RESEARCH ARTICLE


Infective Arthritis: Bacterial 23S rRNA Gene Sequencing as a Supplementary Diagnostic Method



Claus Moser1, 2, Keld Andresen1, Anne Kjerulf1, 3, Suheil Salamon1, 4, Michael Kemp1, Jens Jørgen Christensen1, *
1 Department of Bacteriology, Mycology, and Parasitology, Statens Serum Institut, Copenhagen, and the Departments of Clinical Microbiology
2 Copenhagen University Hospital, Rigshos
3 Copenhagen University Hospital, Herlev
4 Vejle Sygehus, Denmark


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© Moser et al.; Licensee Bentham Open

open-access license: This is an open access article distributed under the terms of the Creative Commons Attribution License (http://creativecommons.org/licenses/by/2.5/), which permits unrestrictive use, distribution, and reproduction in any medium, provided the original work is properly cited.

* Address correspondence to this author at the Department of Bacteriology, Mycology and Parasitology, Statens Serum Institut, 2300-Copenhagen, Denmark; Tel: +4532683572; E-mail: jjc@ssi.dk


Abstract

Consecutively collected synovial fluids were examined for presence of bacterial DNA (a 700-bp fragment of the bacterial 23S rRNA gene) followed by DNA sequencing of amplicons, and by conventional bacteriological methods. One or more microorganisms were identified in 22 of the 227 synovial fluids (9,7%) originating from 17 patients. Sixteen of the patients had clinical signs of arthritis. For 11 patients molecular and conventional bacterial examinations were in agreement. Staphylococcus aureus, Streptococcus dysgalactiae subspecies equisimilis and Streptococcus pneumoniae, were detected in synovial fluids from 6, 2 and 2 patients, respectively. In 3 patients only 23S rRNA analysis was positive; 2 synovial fluids contained S. dysgalactiae subspecies equisimilis and 1 S. pneumoniae). The present study indicates a significant contribution by PCR with subsequent DNA sequencing of the 23S rRNA gene analysis in recognizing and identification of microorganisms from synovial fluids.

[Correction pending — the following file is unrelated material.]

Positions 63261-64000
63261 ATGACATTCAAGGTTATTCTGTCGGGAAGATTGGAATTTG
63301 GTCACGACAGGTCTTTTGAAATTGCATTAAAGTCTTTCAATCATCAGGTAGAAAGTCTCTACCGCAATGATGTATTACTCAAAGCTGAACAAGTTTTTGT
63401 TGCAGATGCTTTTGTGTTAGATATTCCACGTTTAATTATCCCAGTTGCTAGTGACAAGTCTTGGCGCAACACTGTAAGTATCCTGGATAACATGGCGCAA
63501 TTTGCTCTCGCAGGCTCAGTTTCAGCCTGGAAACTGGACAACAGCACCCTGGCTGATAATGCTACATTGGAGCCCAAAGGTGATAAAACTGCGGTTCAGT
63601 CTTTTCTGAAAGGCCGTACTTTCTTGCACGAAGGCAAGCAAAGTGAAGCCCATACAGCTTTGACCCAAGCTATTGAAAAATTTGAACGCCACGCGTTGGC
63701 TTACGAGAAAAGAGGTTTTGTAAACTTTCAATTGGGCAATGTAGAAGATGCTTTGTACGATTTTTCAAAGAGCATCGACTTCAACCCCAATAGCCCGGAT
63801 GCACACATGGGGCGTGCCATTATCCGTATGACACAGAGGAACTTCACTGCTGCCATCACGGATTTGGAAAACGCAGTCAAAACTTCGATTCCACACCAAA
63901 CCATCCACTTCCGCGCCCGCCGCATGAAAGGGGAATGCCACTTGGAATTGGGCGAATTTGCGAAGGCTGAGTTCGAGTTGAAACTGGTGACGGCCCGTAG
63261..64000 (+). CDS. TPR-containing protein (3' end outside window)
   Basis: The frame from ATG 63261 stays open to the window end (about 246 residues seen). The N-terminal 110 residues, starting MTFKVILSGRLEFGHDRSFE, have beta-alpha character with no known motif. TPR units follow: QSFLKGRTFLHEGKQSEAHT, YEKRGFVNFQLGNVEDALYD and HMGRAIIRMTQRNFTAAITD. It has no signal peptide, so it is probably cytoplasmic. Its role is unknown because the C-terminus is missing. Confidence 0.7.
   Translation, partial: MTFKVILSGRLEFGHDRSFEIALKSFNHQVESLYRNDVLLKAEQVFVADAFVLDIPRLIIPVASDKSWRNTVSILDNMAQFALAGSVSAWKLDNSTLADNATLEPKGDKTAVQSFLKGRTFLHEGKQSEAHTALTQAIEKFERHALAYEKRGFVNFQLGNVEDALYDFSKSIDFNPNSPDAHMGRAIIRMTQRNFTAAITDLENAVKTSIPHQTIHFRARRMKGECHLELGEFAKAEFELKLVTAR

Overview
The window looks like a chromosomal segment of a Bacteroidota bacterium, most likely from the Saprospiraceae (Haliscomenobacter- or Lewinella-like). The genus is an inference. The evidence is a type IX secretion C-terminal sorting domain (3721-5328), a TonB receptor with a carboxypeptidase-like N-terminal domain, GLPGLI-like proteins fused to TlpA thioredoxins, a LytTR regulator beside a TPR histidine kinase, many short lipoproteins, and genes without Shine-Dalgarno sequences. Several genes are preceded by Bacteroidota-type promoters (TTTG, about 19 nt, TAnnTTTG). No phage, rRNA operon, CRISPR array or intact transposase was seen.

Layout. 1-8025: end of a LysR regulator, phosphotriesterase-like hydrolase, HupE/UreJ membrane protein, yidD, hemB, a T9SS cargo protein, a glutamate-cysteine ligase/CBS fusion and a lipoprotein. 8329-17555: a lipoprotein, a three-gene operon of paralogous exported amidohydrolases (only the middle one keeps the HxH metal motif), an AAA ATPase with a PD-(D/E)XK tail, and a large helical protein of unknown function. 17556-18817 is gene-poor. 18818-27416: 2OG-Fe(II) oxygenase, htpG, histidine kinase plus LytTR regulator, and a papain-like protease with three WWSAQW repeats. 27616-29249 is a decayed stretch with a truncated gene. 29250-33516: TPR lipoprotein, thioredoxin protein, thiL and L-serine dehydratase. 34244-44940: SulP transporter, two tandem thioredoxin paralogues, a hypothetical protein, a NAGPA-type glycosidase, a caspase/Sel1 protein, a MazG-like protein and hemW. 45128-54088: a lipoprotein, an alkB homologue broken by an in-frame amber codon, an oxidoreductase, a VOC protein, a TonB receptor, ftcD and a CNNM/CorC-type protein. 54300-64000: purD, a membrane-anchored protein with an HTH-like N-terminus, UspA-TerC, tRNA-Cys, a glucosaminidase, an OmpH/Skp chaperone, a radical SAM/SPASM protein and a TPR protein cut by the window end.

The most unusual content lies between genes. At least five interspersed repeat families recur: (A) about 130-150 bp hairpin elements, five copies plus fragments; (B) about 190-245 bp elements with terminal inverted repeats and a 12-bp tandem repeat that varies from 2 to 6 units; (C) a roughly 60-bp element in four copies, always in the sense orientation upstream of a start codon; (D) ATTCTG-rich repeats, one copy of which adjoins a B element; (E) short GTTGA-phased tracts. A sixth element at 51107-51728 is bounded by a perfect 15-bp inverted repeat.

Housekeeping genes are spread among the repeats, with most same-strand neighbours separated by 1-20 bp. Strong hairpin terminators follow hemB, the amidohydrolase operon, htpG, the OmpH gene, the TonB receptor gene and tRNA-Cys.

Key Words: Synovial fluid, 23S rRNA, PCR, bacteria, infective arthritis.